Amtrak Cascades

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Amtrak Cascades
Amtrak Cascades 2006.jpg
The Cascades at Seattle's Carkeek Park in 2006
Service type Inter-city rail
Status Active
Locale Pacific Northwest
First service May 1, 1971
Current operator(s) Amtrak
Ridership 2,038 daily
792,481 total (FY16)
Start Vancouver, BC
Stops 18
End Eugene, OR
Distance travelled 467 miles (752 km)
Train number(s) northbound (even): 500, 502, 504, 506, 508, 510, 516
southbound (odd): 501, 503, 505, 507, 509, 513, 517
On-board services
Class(es) Business class, Coach class
Catering facilities Bistro car
Observation facilities Lounge car
Baggage facilities Checked baggage available at select stations
Rolling stock EMD F59PHI diesel locomotives
Talgo articulated tilting train sets
Non-Powered Control Units (former EMD F40PH locomotives)
Track gauge 4 ft 8 12 in (1,435 mm)
Operating speed 79 mph (127 km/h) (top)
Track owner(s) Union Pacific and BNSF

The Amtrak Cascades is a passenger train route in the Pacific Northwest, operated by Amtrak in partnership with the U.S. states of Washington and Oregon and the Canadian province of British Columbia. It is named after the Cascade mountain range that the route parallels.

The corridor runs 157 miles (253 km) from Vancouver, British Columbia south to Seattle, Washington, continuing 310 miles (500 km) south via Portland, Oregon to Eugene, Oregon. No train travels the entire length of the 467-mile (752 km) corridor from Vancouver, British Columbia to Eugene, Oregon.

As of February 2016, two daily trains operate between Vancouver, BC and Seattle or Portland, four daily trains operate between Seattle and Portland, and two trains operate between Eugene and Seattle or Portland.[1] For trains that do not travel directly to Vancouver, BC or Eugene, connections are available on Amtrak Thruway Motorcoach services.[1] Additionally, Amtrak Thruway Motorcoach services offer connections to other destinations in British Columbia, Idaho, Oregon and Washington not on the rail corridor.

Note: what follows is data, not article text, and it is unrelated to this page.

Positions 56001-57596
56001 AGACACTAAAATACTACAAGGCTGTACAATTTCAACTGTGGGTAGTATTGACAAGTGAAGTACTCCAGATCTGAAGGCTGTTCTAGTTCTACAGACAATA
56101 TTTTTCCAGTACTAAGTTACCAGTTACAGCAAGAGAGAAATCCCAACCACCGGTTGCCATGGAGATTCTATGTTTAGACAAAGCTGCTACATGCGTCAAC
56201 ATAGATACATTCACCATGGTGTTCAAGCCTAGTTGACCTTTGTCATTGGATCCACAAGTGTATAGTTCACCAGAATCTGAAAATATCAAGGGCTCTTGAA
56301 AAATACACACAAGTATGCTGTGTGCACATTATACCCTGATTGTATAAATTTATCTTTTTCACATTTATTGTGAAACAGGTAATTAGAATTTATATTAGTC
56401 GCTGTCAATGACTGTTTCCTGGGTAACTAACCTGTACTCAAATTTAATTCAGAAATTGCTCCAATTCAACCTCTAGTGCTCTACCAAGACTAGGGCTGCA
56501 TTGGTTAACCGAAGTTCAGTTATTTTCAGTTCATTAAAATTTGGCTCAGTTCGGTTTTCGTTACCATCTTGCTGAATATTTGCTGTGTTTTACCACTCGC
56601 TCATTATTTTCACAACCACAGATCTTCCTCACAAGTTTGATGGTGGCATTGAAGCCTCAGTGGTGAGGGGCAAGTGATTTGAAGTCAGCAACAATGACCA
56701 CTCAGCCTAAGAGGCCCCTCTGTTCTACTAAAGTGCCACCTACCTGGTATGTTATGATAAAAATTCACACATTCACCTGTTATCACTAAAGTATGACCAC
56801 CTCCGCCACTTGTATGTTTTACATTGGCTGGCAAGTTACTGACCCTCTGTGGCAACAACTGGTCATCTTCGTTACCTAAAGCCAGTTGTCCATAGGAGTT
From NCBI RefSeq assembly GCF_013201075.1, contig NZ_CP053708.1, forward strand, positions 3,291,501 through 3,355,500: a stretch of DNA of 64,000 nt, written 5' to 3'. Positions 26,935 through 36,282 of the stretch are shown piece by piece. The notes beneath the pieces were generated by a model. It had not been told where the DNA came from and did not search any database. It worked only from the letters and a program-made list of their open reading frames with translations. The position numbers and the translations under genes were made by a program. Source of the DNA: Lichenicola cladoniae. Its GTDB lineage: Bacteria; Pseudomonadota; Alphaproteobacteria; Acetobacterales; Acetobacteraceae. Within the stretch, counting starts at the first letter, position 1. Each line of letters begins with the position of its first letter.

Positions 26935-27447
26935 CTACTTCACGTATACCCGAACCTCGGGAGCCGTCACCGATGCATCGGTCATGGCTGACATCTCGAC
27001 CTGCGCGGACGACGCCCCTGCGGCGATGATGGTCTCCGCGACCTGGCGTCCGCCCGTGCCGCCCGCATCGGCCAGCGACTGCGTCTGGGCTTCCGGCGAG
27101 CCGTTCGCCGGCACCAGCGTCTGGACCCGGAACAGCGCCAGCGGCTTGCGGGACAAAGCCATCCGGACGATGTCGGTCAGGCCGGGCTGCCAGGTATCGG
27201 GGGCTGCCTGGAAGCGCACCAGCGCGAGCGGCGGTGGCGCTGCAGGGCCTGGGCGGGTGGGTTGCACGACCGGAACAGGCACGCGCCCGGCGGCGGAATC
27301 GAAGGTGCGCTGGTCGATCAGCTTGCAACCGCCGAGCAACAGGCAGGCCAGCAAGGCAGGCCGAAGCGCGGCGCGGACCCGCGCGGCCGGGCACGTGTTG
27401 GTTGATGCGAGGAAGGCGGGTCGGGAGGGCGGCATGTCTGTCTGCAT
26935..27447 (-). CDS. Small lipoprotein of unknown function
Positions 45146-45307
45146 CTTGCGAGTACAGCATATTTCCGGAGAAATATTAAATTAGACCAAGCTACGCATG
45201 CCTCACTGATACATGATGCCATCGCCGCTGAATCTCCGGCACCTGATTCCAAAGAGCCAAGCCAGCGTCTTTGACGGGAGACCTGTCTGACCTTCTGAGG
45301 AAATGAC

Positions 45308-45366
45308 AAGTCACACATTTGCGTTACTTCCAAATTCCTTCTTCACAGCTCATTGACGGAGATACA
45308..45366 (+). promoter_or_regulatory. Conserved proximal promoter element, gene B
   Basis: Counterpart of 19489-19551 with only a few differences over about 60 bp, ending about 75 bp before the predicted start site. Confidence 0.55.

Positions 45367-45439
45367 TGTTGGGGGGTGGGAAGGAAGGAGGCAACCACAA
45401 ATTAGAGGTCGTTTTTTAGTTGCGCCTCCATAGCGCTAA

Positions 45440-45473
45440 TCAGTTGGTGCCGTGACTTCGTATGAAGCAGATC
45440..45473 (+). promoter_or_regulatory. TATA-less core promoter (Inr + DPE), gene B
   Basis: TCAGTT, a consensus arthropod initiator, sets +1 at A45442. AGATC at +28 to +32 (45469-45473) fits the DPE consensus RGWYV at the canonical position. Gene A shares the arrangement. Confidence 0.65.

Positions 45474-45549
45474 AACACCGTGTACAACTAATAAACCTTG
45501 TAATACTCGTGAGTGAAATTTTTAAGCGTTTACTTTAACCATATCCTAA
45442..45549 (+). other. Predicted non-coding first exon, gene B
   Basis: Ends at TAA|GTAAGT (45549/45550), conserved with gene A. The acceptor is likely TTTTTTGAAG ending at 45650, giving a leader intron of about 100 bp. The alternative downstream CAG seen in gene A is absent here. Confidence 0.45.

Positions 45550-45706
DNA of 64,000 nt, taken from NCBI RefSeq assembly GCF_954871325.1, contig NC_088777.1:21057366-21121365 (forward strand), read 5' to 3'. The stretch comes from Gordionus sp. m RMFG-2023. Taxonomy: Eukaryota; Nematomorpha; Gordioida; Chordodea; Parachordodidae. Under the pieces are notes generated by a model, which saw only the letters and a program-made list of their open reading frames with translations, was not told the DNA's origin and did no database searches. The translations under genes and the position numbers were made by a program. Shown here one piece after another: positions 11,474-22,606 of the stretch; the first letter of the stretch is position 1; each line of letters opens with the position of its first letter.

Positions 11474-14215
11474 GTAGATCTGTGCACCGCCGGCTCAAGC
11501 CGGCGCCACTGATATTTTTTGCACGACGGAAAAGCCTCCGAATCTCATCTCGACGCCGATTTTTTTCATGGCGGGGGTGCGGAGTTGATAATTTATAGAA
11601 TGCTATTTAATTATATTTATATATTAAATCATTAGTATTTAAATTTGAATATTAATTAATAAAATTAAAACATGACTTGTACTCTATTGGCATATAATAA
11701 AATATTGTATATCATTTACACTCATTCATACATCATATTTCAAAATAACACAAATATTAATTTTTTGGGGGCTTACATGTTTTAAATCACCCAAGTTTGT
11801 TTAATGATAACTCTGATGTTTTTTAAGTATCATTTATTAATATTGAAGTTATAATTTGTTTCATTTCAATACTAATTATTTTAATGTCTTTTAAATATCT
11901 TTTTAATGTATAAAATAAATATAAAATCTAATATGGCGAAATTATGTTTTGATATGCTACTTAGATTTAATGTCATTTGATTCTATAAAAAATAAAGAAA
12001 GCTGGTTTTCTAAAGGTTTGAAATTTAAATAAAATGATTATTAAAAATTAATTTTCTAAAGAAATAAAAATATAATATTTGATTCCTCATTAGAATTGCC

As of fiscal year 2016, Cascades is Amtrak's eighth-busiest route[2] with a total annual ridership of 792,481.[3] In fiscal year 2015, Farebox recovery ratio for the train was 58.6%.[4]


The Mount Rainier in 1974. Note the dome car and coaches still bearing pre-Burlington Northern liveries.
Departure board at Seattle's King Street Station in 1981, listing the Mount Rainier, the Pacific International, and other since-discontinued trains

The Cascades passenger train route was originally operated as a joint partnership by the Northern Pacific, Great Northern, and Union Pacific.[5]

Amtrak took over intercity passenger rail operations from the private railroads on May 1, 1971. Initial service consisted of three Seattle-Portland round trips, with no service to Vancouver, BC. The trains were initially unnamed; in November 1971, one became the Coast Starlight (which continues south to San Bernardino), while the other two became the Mount Rainier and Puget Sound.[6] 1972 brought the return of Vancouver service with the inauguration of the Seattle-Vancouver Pacific International, which operated with a dome car (unusual for short runs).[7]

Amtrak introduced the Seattle–Salt Lake City, Utah Pioneer in 1977. The Pioneer took over one round-trip between Seattle and Portland, arriving in Seattle in the late evening and Portland just before noon. Amtrak eliminated the Puget Sound altogether, and shifted the Mount Rainier's northbound trip to replace it.[8]:59

The corridor grew in August 1980 with the State of Oregon financially subsidizing two daily round trips, the Willamette Valley, between Portland and Eugene. The Pacific International was discontinued in September 1981, followed by the Willamette Valley at the end of the year.[6][9] This left three trains on the Portland-Seattle corridor: the Coast Starlight, the Pioneer and the Mount Rainier. This situation remained unchanged for the next 13 years.

Expansion in the 1990s and 2000s[edit]

The Northwest Talgo at Portland in August 1994
Amtrak Cascades consist in Portland, Oregon with NPCU at the head of the train.

In 1994, Amtrak instituted a six-month trial run of modern Talgo equipment over the Portland-Seattle corridor. Amtrak named this service Northwest Talgo, and announced that it would institute a second, conventional train on the corridor (supplementing the Mount Rainier) once the trial concluded. Regular service began on April 1, 1994. Looking toward the future, Amtrak did an exhibition trip from Vancouver through to Eugene. Amtrak introduced the replacement Mount Adams on October 30.[10][11] At the same time, the state of Oregon and Amtrak agreed to extend the Mount Rainier to Eugene through June 1995, with Oregon paying two-thirds of the $1.5 million subsidy.[12]